Regarding a healthy and safe community, the report says that CK helped 331 children in 223 families with emergency child care due to the pandemic, it introduced 17 new accessible low-floor Ride CK buses with audio/visual stops and security cameras and helped park people on-site at Wheatley 24/7 for seven months after a gas leak was detected downtown.
Meanwhile, CK’s non-violent crime severity index is higher. It is currently at 79, up from a year earlier of 74. Ontario’s Non-Violent Crime Severity Index sits at 55.
The report also indicates that 3,570 children live in a low-income situation and that 376 people received emergency housing. Additionally, 164,015 vaccines were administered by Chatham-Kent Public Health.
In terms of people and culture, CK welcomed 2,188 new library cardholders and 84,930 patrons to 11 Chatham-Kent Public Library branches. Libraries received feedback from over 400 people on the Chatham-Kent Public Library’s ‘Let’s Talk CK Libraries’ survey which started a conversation about the library’s past, present and future role in a community.
During this time, 247 children participated in various recreational activities and programs thanks to funding of $119,665 from ALL For Kids.
The Environment and Sustainability section of the annual report shows that CK held its first “Household Hazardous Waste Days” to help residents safely and properly dispose of hazardous waste and also continued work on the action plan against climate change for Chatham-Kent.
The report shows that CK has 168 kilometers of walking trails (trails in parks and trails), up from 147 the previous year. Less waste is also generated. The report shows that 18,900 tons of waste were produced, compared to 30,818 in 2002.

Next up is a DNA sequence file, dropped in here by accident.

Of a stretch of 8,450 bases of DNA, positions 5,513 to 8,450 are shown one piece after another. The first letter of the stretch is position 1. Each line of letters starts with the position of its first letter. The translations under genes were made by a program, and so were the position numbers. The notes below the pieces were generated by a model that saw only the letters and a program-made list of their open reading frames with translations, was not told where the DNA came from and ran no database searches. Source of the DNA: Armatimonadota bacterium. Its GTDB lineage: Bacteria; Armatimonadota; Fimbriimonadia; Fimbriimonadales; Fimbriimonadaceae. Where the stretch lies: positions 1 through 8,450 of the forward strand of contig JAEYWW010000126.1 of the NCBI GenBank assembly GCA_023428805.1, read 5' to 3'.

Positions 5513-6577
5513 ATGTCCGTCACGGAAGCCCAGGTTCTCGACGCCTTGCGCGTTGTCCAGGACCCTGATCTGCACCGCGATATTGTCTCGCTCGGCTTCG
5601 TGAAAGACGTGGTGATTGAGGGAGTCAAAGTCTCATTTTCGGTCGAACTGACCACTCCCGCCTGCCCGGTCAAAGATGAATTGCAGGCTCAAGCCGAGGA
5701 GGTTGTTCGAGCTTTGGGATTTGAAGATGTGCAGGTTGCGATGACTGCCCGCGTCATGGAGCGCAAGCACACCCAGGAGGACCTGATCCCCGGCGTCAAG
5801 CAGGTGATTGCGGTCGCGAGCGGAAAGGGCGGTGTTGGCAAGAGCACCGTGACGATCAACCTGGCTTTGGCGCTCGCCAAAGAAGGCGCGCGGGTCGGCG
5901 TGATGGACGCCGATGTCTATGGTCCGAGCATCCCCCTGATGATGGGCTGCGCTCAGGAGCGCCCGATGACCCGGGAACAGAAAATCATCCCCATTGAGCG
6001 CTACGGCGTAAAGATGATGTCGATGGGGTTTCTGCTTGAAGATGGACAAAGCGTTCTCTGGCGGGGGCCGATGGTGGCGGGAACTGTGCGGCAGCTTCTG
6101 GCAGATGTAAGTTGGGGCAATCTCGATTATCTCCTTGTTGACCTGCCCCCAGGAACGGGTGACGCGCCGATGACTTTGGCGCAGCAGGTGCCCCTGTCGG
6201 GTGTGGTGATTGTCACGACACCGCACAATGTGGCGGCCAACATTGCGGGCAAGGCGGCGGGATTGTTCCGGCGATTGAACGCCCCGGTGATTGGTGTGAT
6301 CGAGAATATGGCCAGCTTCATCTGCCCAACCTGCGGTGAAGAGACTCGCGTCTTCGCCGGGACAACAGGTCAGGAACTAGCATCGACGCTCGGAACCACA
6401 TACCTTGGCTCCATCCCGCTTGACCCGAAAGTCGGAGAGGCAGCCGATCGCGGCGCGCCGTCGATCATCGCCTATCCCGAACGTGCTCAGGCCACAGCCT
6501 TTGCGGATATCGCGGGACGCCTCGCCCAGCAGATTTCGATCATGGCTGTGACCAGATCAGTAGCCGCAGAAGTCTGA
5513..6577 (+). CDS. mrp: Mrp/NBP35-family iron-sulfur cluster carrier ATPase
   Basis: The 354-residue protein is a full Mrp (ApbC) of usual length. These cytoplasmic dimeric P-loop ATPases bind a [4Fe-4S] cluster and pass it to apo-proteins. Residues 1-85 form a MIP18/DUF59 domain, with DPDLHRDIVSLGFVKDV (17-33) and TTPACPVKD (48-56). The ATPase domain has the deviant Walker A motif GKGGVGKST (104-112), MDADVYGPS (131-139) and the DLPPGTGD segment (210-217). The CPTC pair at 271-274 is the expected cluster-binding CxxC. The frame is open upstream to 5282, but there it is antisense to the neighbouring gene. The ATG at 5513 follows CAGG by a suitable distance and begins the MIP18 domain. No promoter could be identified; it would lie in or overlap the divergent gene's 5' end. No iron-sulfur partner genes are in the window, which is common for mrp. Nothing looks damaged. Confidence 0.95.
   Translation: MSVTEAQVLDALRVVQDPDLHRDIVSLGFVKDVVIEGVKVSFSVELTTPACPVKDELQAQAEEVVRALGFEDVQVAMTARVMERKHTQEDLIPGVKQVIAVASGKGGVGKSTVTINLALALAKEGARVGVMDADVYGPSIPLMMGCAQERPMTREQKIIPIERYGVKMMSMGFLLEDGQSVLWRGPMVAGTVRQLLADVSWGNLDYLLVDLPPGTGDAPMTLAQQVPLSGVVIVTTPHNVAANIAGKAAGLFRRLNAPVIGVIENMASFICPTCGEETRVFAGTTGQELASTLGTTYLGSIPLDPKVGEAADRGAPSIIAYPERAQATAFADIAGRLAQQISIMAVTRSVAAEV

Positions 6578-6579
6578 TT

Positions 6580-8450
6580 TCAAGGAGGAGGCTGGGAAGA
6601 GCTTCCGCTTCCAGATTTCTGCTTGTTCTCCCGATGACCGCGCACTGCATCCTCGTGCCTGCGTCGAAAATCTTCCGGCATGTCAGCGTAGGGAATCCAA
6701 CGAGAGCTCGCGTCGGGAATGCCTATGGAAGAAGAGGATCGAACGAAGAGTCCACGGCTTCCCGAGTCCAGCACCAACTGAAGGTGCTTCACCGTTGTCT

In addition, 55,798 trees were planted in partnership with the Lower Thames Valley Conservation Authority, and 14 km of road was recycled using the Cold In-Place method, which recycles 100% of the existing road, eliminating the transporting new materials and reusing the existing. asphalt pavement.
In terms of financial sustainability, the debt stock (total debt stock as a percentage of revenue generated in Chatham-Kent) stands at 22.4%.
The Open and Transparent Government Reporting section shows that CK processed 52,452 transactions and assisted 10,480 walk-in people at Service Ontario offices. Additionally, CK also hosted 41 projects on Let’s TalkChatham-Kent with 1,249 residents signing up for the first time to participate in the online community engagement tool.
There were 2,650,655 visits to the municipal website (46.5% were mobile users) and 278,711 services were provided to residents by customer service.
The average Chatham-Kent household paid $3,060 in property taxes to municipal services in 2021.
“The $3,060 goes a long way toward providing the services our community needs,” the report read.
Regarding the infrastructure improvements seen in 2021, the report states that 5,553 square meters of sidewalks were replaced, while 4,311 square meters of new sidewalks were installed and 920 additional tripping hazards were repaired. 66 additional traffic lights were repaired and 977 km of road axis were painted.
Meanwhile, according to Fire Chief Chris Case, there were no fire fatalities in 2021.
“I’m proud that no one in Chatham-Kent lost their life in a fire in 2021, and in fact injuries have been reduced,” he said.